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Dietitians Dish: Certain food components suspected to cause headaches

June 1, 2010 at 1:01 a.m.


By Elizabeth Sommerfeld, MS, RD, LD

June 6-12 is Headache Awareness Week.

Did you know headaches affect one in every four households in America? That is 29.5 million people according to the National Headache Foundation.

While the cause of migraines is still something of a mystery, doctors say everything from changing hormone levels, to poor sleeping habits, to low blood sugar can trigger them. Stress and eye strain have also been linked to causing headaches.

But certain food components - natural or added - have been suspected, not proven, to cause headaches in some people.

Tyrosine (in cheese and chocolate), histamine (in red wine), caffeine (in coffee and cola), benzoic acid (a preservative) and alcohol may be food-related triggers.

The National Headache Foundation has a low tyramine headache diet located on its website (www.headache.org). It breaks down foods that are low in tyramine, those which contain increased levels of tyramine and should be used with caution and then those foods that are high in tyramine and should be avoided.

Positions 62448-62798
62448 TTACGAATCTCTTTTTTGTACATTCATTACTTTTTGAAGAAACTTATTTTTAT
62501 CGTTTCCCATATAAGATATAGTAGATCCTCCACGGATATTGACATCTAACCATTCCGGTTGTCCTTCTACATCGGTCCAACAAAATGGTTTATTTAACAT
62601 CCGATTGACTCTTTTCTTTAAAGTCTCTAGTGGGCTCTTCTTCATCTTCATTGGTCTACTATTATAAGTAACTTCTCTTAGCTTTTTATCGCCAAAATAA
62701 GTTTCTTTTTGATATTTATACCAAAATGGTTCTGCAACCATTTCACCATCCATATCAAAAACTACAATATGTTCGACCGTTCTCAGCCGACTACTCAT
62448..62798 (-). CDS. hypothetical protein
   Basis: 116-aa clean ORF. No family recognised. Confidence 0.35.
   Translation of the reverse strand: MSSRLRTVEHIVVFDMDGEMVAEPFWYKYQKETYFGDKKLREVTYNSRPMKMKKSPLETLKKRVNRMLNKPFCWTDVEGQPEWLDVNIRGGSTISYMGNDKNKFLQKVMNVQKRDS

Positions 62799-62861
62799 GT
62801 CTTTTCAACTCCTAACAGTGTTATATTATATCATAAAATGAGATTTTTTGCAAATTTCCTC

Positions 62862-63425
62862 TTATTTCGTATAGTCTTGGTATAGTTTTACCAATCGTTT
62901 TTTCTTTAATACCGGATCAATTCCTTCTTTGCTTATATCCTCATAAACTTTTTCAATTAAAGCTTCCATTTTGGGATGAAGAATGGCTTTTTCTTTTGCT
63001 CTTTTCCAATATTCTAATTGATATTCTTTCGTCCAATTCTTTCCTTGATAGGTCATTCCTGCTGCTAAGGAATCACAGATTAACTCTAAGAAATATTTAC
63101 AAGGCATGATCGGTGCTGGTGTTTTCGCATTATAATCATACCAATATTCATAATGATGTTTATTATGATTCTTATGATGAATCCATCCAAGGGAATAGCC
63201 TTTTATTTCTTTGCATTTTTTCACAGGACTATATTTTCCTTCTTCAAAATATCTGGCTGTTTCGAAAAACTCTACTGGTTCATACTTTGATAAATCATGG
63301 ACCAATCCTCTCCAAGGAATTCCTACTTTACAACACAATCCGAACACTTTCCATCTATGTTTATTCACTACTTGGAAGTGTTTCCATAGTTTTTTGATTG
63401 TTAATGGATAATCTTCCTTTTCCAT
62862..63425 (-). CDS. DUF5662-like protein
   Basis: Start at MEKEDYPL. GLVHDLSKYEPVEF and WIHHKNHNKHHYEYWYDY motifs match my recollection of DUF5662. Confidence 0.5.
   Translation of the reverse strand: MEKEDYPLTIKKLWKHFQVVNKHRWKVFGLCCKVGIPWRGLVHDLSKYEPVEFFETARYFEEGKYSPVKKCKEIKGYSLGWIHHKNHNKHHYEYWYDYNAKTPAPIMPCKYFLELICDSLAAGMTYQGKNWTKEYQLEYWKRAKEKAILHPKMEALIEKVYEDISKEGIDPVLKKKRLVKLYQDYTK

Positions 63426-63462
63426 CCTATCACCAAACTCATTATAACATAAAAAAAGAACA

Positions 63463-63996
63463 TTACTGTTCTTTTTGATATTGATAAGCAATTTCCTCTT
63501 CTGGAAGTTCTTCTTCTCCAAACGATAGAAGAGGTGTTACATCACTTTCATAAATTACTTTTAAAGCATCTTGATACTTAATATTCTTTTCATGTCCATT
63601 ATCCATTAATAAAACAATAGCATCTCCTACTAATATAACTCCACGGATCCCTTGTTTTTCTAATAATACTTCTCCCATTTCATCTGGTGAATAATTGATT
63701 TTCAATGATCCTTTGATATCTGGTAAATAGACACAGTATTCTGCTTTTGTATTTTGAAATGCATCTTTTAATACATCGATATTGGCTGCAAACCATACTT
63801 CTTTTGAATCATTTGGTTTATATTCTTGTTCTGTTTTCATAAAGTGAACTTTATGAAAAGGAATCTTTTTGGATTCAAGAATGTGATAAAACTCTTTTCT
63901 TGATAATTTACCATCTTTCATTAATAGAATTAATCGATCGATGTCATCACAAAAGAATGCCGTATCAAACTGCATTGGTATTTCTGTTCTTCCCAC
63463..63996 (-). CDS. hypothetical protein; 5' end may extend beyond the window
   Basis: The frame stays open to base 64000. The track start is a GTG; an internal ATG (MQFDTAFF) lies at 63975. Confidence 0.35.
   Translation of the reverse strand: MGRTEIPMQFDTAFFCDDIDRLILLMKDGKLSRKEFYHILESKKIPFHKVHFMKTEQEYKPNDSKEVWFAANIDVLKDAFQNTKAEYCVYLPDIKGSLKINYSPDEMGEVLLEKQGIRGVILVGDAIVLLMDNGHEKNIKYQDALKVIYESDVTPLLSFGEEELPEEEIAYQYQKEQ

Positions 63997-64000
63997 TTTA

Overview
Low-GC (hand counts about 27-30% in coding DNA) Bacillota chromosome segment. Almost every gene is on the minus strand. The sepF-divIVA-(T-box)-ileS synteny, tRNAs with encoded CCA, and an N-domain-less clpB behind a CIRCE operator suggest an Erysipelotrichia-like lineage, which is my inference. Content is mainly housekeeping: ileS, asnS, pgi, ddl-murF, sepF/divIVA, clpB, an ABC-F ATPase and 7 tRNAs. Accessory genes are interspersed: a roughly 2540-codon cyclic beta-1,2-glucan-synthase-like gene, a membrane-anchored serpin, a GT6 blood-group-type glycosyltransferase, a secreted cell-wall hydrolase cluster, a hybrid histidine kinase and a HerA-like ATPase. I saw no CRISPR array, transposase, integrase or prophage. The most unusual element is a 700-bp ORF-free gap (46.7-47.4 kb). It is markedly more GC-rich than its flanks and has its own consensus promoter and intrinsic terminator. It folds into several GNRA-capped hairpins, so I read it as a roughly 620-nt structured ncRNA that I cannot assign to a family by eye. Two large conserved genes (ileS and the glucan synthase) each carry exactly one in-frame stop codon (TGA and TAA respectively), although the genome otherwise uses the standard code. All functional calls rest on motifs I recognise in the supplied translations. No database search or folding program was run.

General guidelines include:

Avoiding high sugar foods on an empty stomach, when over hungry, or in place of a meal.

All foods should be eaten freshly cooked.

Cigarette and cigar smoke contain many chemicals that will trigger or aggravate your headache.

Eat small, frequent meals that contain magnesium, which can reduce migraines.

Some foods may help fight migraines. Those rich in healthy fats, such as olive oil and avocados, help reduce inflammation. Inflammation is a trigger for migraines.

One study found that the anti-inflammatory compounds in olive oil suppress the same pain pathway as ibuprofen. Also, like mentioned above, foods that contain magnesium may help reduce migraines. Foods that are rich in magnesium include nuts, fish, legumes, bran flakes and dark green leafy vegetables.

If you experience chronic headaches, check with your doctor for a medical diagnosis.

To determine which foods or drinks, if any, trigger headaches, keep a food diary of what you eat. A registered dietitian can help you pinpoint trigger foods and make alternate choices.

Elizabeth Sommerfeld is a registered and licensed dietitian and has a master of science degree. Send questions or comments to dietitians@vicad.com.

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